I might add that the epistemic principle which McGrew is appealing to sounds very odd when it is applied to the problem of guessing the equation for a mathematical curve, from a limited section of that curve. Consider a curve on the x-y axis. We need not assume the curve to be of infinite length: it suffices for our purposes if we confine ourselves to a finite but very long segment (say, from x = -1,000 to x = 1,000). Let us now assume that we know what parts of that segment look like, and that the parts we know appear to be broken segments of a linear curve – say, the curve y = 2.x. McGrew’s epistemic principle would then entail that we should infer that the rest of the segment is linear, in the absence of any reason to think otherwise. From a mathematical perspective, however, this is an absurd conclusion: there are infinitely many possible ways of joining all the broken parts together, apart from the “obvious” way of joining them with a linear curve. Which of these ways is “more likely”? Mathematically speaking, none of them are.
This brings me to another point of difference between McGrew’s example of drawing balls from an urn and my sunrise illustration: in McGrew’s case, there are only two possible values we have to consider (is the ball red or green?), whereas in the case of the Sun, there are infinitely many possible paths we can imagine it following: it could wander off in any direction.
Finally, I would argue that McGrew’s appeal to an epistemic norm – that when we have no reason to believe our particular sample is less likely to be representative of the population than any other sample of the same size, then we should take it to be a typical sample – is an illegitimate move, unless he can ground that epistemic norm in an underlying ontological norm relating to things in the natural world. The notion of an epistemic norm which is not ultimately grounded in reality surely makes no sense; for what, apart from reality, could possibly make it normative? But if McGrew wishes to argue that there is an ontological basis for the epistemic norm he proposes, then he is begging the question; for the ontological equivalent of his proposed norm is: “A sample of items taken from a population will be typical of that population, unless there is some reason for it not to be.” But that is precisely what needs to be established. A skeptic would contend that events can vary from their usual course for absolutely no reason.
I do not wish to disparage McGrew’s argument, which builds on that of Williams and Stove, for it has genuine merit. In my opinion, it constitutes a successful answer to restricted versions of skepticism, which concern themselves with the question of how we can infer this or that generalization from a limited sample. What it fails to address is global skepticism, which addresses the larger question of how we can legitimately infer any generalization from a limited sample. In my illustration above, I chose the example of the sunrise merely as a specific instance of the kind of global skepticism I had in mind. The larger question which I am attempting to answer is one which is fundamental to the scientific endeavor: “How do we know that any of the laws of Nature will continue to hold in the future?” It is this question which McGrew’s argument fails to furnish us with an answer to, in my opinion.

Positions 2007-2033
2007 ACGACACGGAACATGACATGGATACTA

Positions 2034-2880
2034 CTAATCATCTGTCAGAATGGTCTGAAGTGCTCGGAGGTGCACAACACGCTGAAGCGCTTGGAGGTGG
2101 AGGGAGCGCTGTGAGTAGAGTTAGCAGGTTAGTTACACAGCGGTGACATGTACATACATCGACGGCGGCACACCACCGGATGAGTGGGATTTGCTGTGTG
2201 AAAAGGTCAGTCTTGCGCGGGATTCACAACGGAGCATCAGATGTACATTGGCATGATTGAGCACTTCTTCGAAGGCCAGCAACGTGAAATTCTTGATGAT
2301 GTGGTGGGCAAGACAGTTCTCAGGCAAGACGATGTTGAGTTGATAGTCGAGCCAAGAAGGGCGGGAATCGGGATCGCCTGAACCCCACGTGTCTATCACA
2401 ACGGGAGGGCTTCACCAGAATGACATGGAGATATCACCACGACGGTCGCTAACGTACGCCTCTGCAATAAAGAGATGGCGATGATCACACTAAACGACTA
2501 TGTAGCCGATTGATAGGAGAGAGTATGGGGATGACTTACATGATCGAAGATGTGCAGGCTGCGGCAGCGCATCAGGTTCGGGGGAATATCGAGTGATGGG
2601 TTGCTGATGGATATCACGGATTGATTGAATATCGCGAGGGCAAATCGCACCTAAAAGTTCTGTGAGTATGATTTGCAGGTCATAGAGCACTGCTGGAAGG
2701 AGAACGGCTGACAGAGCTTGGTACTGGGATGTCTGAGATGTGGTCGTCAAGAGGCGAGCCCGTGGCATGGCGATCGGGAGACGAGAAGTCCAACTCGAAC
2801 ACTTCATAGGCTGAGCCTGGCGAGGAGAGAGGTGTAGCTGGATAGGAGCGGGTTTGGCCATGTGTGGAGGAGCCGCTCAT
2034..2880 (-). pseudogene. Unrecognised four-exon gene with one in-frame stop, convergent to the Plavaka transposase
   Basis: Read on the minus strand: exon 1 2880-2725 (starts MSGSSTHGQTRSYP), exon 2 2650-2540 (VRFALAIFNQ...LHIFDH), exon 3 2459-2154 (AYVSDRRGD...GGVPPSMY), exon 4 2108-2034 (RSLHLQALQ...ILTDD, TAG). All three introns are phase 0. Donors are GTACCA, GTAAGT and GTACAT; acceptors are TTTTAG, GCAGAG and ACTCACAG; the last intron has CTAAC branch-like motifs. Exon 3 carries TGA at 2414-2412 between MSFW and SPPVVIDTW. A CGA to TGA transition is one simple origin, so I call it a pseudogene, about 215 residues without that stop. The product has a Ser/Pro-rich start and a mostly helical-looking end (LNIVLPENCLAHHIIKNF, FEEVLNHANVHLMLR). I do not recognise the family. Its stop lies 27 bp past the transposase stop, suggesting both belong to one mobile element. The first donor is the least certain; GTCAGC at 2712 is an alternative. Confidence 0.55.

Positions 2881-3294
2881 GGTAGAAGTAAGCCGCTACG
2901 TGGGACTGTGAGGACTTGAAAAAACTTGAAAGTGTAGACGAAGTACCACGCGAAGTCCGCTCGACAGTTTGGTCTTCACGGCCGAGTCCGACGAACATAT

Do mathematical laws and scientific models legitimize scientific inference?
But perhaps it will be objected that I’ve been doing my science all wrong, up to this point. Someone might argue that I haven’t addressed the laws of nature, so far, in my discussion of the problem of induction. Laws are written in the language of mathematics. If I can not only chart the sun’s time of rising but also write an equation that allows me to calculate it as far as I like into the future, doesn’t that buttress the belief that the sun will rise at the forecast time tomorrow?
Additionally, I have hitherto confined my attention so far to just one property of the sun: its motion in the sky (actually, the earth’s, but let’s not worry about that trifling detail here). But what if I can construct a comprehensive model of how stars shine, which explains not one, but many different properties of the sun – its color, its temperature, its mass, and so on – in addition to explaining its motion? And what if it turns out that this model continues to hold up, in successfully predicting all of the sun’s future properties? Wouldn’t that strengthen the belief that the sun’s future movement in the sky is predictable, and that it will continue behaving regularly in the foreseeable future?
I’d now like to address each of these objections in turn. Neither of them, I believe, helps us solve the problem of induction.
(a) Why scientific models are incapable of legitimizing scientific inference
An example of scientific modelling: a schematic diagram of chemical and transport processes related to the composition of the atmosphere. Image courtesy of the Strategic Plan for the U.S. Climate Change Science Program, Phillipe Rekacewicz and Wikipedia.